# Using Multinomial with an underlying model for the probabilities

Hi all,
I’m trying to formulate a simple example in PyMC3 of using a Multinomial distribution to infer the probabilities of a die throw, except where the side probabilities are linked by a specific model with some lesser number of parameters. In the example below it is just a linearly decreasing probability with some characteristic slope m, which is the parameter to infer. I’ve got it working using the code below by setting up a Uniform random variable for the prior and then making a Deterministic variable for each side probability. But I don’t really like having all the terms written out individually, especially if one would extend the number of possible states it would get very ugly. I was thinking of using a custom DensityDist to specify the probabilities, but I can’t quite figure out if that is feasible or not. Or possibly I could write a custom distribution, but also it is not readily apparent how to do that. Does anyone have any insight on how to improve the code below? Thanks!

``````import numpy as np
import pymc3 as mc

def randomDataLinearDiceModel(p, n):

# Calculate the cumulative probabilities.
c = np.cumsum(p)

# Generate a random sequence of dice rolls.
r = np.random.rand(n)
x = np.zeros((n,), dtype=np.uint8)
for i in range(n):
x[i] = np.argmax(r[i]<c)

# Get the counts for each die side.
(counts,edges) = np.histogram(x,np.arange(0-0.5,len(p)+0.5,1.0))
centers = (edges[:-1]+edges[1:])/2

return centers,counts

def bayesianInferenceLinearDiceModel(p, n, counts):

with mc.Model() as model:

# Prior distributions.
m = mc.Uniform('m', lower=0, upper=0.05)
p0 = mc.Deterministic('p0', (1/6) + 3*m)
p1 = mc.Deterministic('p1', (1/6) + 2*m)
p2 = mc.Deterministic('p2', (1/6) + 1*m)
p3 = mc.Deterministic('p3', (1/6) - 1*m)
p4 = mc.Deterministic('p4', (1/6) - 2*m)
p5 = mc.Deterministic('p5', (1/6) - 3*m)

# Likelihood.
counts_likelihood = mc.Multinomial('counts', n=n, p=[p0,p1,p2,p3,p4,p5], observed=counts)

# Perform the sampling.
trace = mc.sample(2000, tune=1000)

return trace

m=0.045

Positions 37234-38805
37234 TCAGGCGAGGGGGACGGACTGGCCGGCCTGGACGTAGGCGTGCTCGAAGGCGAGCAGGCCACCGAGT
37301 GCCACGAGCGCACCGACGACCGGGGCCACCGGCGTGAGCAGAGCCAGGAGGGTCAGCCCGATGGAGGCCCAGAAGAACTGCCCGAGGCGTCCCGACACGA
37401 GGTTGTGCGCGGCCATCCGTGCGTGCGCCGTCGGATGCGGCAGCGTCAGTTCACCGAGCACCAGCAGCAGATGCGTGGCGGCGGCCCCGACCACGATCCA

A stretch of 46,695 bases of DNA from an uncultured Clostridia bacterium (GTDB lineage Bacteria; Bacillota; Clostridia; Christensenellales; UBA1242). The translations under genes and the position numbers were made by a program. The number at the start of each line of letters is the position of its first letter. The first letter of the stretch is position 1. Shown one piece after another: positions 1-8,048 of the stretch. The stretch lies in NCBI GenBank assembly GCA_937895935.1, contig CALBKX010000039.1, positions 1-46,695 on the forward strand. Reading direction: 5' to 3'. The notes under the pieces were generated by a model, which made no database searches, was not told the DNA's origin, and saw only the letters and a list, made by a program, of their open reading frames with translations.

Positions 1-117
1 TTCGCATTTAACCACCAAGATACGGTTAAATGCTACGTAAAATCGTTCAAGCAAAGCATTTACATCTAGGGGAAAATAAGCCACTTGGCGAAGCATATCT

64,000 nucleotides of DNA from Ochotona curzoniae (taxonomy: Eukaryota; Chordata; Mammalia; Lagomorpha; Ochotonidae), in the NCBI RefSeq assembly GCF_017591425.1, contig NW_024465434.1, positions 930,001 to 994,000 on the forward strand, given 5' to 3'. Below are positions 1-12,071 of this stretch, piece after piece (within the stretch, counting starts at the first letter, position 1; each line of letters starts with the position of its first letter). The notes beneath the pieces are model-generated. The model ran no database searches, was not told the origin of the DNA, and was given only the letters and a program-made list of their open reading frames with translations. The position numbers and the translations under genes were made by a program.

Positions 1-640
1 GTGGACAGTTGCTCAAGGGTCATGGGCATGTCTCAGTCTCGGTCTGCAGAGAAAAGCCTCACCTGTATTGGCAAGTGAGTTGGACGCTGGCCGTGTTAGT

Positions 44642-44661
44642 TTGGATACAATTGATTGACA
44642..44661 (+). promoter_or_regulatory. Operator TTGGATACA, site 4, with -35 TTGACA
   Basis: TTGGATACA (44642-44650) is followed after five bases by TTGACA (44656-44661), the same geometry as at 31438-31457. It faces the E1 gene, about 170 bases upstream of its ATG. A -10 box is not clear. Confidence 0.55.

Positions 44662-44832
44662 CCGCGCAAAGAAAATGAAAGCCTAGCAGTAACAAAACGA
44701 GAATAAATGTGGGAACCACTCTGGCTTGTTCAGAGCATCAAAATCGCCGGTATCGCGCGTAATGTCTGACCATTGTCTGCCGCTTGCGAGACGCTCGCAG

p = np.array([1/6+3*m,1/6+2*m,1/6+1*m,1/6-1*m,1/6-2*m,1/6-3*m])
n=10000
sides,rolls = randomDataLinearDiceModel(p, n)
trace = bayesianInferenceLinearDiceModel(p, n, rolls)
print("Posterior distribution summary:")
print(mc.summary(trace))
print("Finished.")
``````

``````def bayesianInferenceLinearDiceModel(p, n, counts):

lst = np.concatenate((np.arange(3,0,-1), np.arange(-1,-4,-1)))
with mc.Model() as model:

# Prior distributions.
m = mc.Uniform('m', lower=0, upper=0.05)
p = mc.Deterministic('p', 1/6 + lst*m)

# Likelihood.
counts_likelihood = mc.Multinomial('counts', n=n, p=p, observed=counts)

# Perform the sampling.
trace = mc.sample(2000, tune=1000)

return trace

m=0.045
p = np.array([1/6+3*m,1/6+2*m,1/6+1*m,1/6-1*m,1/6-2*m,1/6-3*m])
n=10000
sides,rolls = randomDataLinearDiceModel(p, n)
trace = bayesianInferenceLinearDiceModel(p, n, rolls)
print("Posterior distribution summary:")
print(mc.summary(trace))
print("Finished.")
``````
1 Like

@nze22 solution looks good to me!
You might also wanna look into softmax regression if you need something more generalizable - e.g. you have to estimate the intercepts also, or the intercept and/or slopes vary by category, etc.

Do we need to pass in the previously calculated values for `m` and `p` to the model, since they’re RVs in the model?
So, for clarity maybe:

``````def bayesianInferenceLinearDiceModel(n, counts):

lst = np.concatenate((np.arange(3,0,-1), np.arange(-1,-4,-1)))
with mc.Model() as model:

# Prior distributions.
m = mc.Uniform('m', lower=0, upper=0.05)
p = mc.Deterministic('p', 1/6 + lst*m)

# Likelihood.
counts_likelihood = mc.Multinomial('counts', n=n, p=p, observed=counts)

# Perform the sampling.
trace = mc.sample(2000, tune=1000)

return trace

m=0.045
p = np.array([1/6+3*m,1/6+2*m,1/6+1*m,1/6-1*m,1/6-2*m,1/6-3*m])
n=10000
_, counts = randomDataLinearDiceModel(p, n)
trace = bayesianInferenceLinearDiceModel(n, counts)
print("Posterior distribution summary:")
print(mc.summary(trace))
print("Finished.")
``````

?

First, thanks for the reply. I didn’t realize that the deterministic RV would automatically be expanded to the correct dimensions. That said, I now have the two following versions, one of which uses Deterministic variables and one which just does Theano math directly, which both work correctly. But I don’t have a good feel for if one approach is better for performance in PyMC3. As in if I were using a 1000 side dice would making 1000 deterministic RVs be bad compared to manipulating the probabilities using Theano. And in that case would it be better to make a custom distribution class, similar to how the Dirichlet can be used to specify the p values for Multinomial, or does it not matter? Thanks for any insight anyone might have!

``````def linearDiceProbabilities_1(m):
return 1/6 + np.array([3,2,1,-1,-2,-3])*m

def linearDiceProbabilities_2(m):
return mc.Deterministic('p', 1/6 + np.array([3,2,1,-1,-2,-3])*m)

def bayesianInferenceLinearDiceModel(p, n, counts):

with mc.Model() as model:

# Prior distributions.
m = mc.Uniform('m', lower=0, upper=0.05)
p = linearDiceProbabilities_1(m)
#p = linearDiceProbabilities_2(m)

# Likelihood.
counts_likelihood = mc.Multinomial('counts', n=n, p=p, observed=counts)

# Perform the sampling.
trace = mc.sample(2000, tune=1000)

return trace
``````

@clausherther Yes, that’s a good point. That was just leftover code.

1 Like